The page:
Our next stop was back into Tokyo and along the way we came across a cemetery right in the middle of the city. Quite a contrast to the massive surrounding urban structures.
Something I wasn’t previously aware of is that 99.9% of Japanese people are cremated after death and that some local governments even go so far as to ban burials altogether.
After that little detour we ended up making our way to Hakosuka specialists, Victory 50.
I haven’t dealt with these guys before but I know they sell quite a few restoration parts so I wasn’t quite sure what to expect. As you can see they seem to be a much larger, full-service type of operation than merely a simple parts store.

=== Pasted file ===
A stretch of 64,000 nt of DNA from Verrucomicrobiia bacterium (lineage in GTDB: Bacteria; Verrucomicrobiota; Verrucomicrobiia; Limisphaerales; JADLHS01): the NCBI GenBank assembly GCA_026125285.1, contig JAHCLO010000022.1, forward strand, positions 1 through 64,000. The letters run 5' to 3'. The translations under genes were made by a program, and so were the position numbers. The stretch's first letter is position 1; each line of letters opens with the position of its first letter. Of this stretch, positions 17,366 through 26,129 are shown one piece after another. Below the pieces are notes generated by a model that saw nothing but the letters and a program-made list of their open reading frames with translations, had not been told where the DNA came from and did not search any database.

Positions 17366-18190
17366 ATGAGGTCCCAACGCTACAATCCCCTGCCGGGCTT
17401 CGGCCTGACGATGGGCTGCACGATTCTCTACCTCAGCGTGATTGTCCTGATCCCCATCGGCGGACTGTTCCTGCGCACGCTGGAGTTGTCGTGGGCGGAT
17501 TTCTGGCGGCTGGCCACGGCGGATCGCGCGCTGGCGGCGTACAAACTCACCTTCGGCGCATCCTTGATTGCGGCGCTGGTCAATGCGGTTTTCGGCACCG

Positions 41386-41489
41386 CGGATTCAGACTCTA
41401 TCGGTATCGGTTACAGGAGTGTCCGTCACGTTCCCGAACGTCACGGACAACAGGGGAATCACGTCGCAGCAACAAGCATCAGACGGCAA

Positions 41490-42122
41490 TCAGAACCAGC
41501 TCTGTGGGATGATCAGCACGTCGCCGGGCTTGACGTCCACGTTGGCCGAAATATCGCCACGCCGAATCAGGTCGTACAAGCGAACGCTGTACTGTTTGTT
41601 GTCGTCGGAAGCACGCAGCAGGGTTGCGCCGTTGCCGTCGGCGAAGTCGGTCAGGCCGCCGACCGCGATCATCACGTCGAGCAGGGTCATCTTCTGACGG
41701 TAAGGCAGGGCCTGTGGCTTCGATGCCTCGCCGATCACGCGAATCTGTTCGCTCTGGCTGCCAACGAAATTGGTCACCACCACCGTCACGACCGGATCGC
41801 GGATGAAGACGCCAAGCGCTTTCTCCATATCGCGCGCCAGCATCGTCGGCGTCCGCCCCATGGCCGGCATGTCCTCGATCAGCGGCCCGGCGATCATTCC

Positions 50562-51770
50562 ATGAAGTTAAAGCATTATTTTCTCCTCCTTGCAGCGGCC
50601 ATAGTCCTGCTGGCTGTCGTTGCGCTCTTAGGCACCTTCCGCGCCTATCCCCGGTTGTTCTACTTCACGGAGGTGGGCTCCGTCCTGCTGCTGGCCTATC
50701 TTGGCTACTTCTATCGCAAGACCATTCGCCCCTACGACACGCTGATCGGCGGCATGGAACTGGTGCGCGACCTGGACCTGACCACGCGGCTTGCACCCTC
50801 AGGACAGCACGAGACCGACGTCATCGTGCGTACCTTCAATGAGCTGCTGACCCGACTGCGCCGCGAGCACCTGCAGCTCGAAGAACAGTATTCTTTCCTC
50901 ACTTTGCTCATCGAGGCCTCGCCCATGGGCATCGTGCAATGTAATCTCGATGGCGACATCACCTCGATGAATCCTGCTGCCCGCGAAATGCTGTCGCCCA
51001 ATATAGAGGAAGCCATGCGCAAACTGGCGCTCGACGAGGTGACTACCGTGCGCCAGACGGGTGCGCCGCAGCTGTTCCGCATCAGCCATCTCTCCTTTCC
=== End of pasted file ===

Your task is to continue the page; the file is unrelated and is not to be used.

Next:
There were quite a few Skylines there receiving attention from the multiple technicians on hand.
This Hakosuka pulled around from the back of the shop and sounded pretty mean although it’s exterior was a bit on the rough side. It was awesome to see on the streets with the tuned L-series echoing off the surrounding buildings amidst a sea of Kei cars nonetheless.
We poked around a bit but without our friend (and translator) there with us on this particular day all we could do was watch. It seemed that everyone was scurrying around and loading up parts and supplies for the big new Year Meeting that was taking place the next day. There was a sign labeled “showroom” in plain English above a wide open door so we decided to head up the long set of stairs to see what was available.